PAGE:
Australian Systematic Botany Society Meeting, 2007 - Poster
Further Evidence for the non-monophyly of Melaleuca
Botany Conference, 2018 - Talk
Environmental Drivers of Species Diversity and Turnover in Large, Widespread Radiations of North American Plants (Compositae)
That the environment plays a large role in driving the diversity and distribution of species and communities is well accepted, however the specific environmental factors that drive groups of organisms to diversify remains of great interest to evolutionary and ecological research as well as for conservation and climate change studies. Typically, more readily available climate data (e.g. WorldClim) are used to investigate what predicts species distributions across large scales, however soil, geochemistry and landform, while intuitively important, are often neglected. We assembled the largest species-by-environment matrix for North America with 187 environmental variables associated with over 500,000 plant locality records and representing more than 3,000 species within 14 tribes of the Compositae (daisy family, with more than 1 in 10 flowering plants). Using these data, we have been able to identify which variables are associated with species diversity and turnover, how these interact across space and as the magnitudes of variables change, and find that soil and geochemistry both explain a large proportion of the signal of species diversity and turnover. Many tribes share broad commonalities (e.g. positive relationship between diversity and quartz concentrations) suggesting that innovations to the environment may have driven success within the entire daisy family, however different secondary variables are identified as significant within particular tribes, indicating that distinct environmental preferences may have helped drive subsequent specialization and diversification.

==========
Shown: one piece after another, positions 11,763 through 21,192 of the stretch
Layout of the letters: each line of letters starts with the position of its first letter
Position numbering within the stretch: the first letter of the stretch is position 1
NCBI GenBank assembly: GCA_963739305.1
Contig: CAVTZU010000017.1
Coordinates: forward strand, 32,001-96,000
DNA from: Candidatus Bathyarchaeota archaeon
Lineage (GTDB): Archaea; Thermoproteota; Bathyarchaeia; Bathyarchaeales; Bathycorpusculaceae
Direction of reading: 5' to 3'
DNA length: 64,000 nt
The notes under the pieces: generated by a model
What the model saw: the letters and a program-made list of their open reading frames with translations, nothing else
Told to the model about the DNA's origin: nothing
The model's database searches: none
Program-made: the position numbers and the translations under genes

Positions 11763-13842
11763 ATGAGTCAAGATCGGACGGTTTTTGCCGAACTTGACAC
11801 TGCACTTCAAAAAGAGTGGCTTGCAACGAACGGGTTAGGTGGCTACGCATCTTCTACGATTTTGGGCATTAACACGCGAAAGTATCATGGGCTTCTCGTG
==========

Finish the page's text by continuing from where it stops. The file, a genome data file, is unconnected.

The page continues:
Botany Conference, 2018 - Poster
Patterns of Plant Endemism and Diversity in the Guiana Shield
The Guiana Shield is a vast region of mostly undisturbed forests and ancient geological formations covering nearly 2.3 million km2in northeast South America. It contains many varied ecosystems and has long been regarded as a region with high biodiversity. Yet, it has remained relatively unexplored and the spatial patterns of diversity and endemism are only broadly understood. Following 30 years of intensive collection and curation as part of the Biodiversity of the Guiana Shield (BDG) program, we use 77,973 plant occurrence records to investigate patterns of species diversity and endemism across the shield. Measures of species richness appear to be correlated such that areas of low diversity also have low endemism and vice versa, with regions in western Venezuela and eastern Guyana being highest for both. However, many areas in the study region have low or no species counts, likely an artifact of sampling effort. To better understand the spatial patterns in data-deficient areas, we use Generalized Dissimilarity Models (GDM) to predict plant diversity based on environmental variables.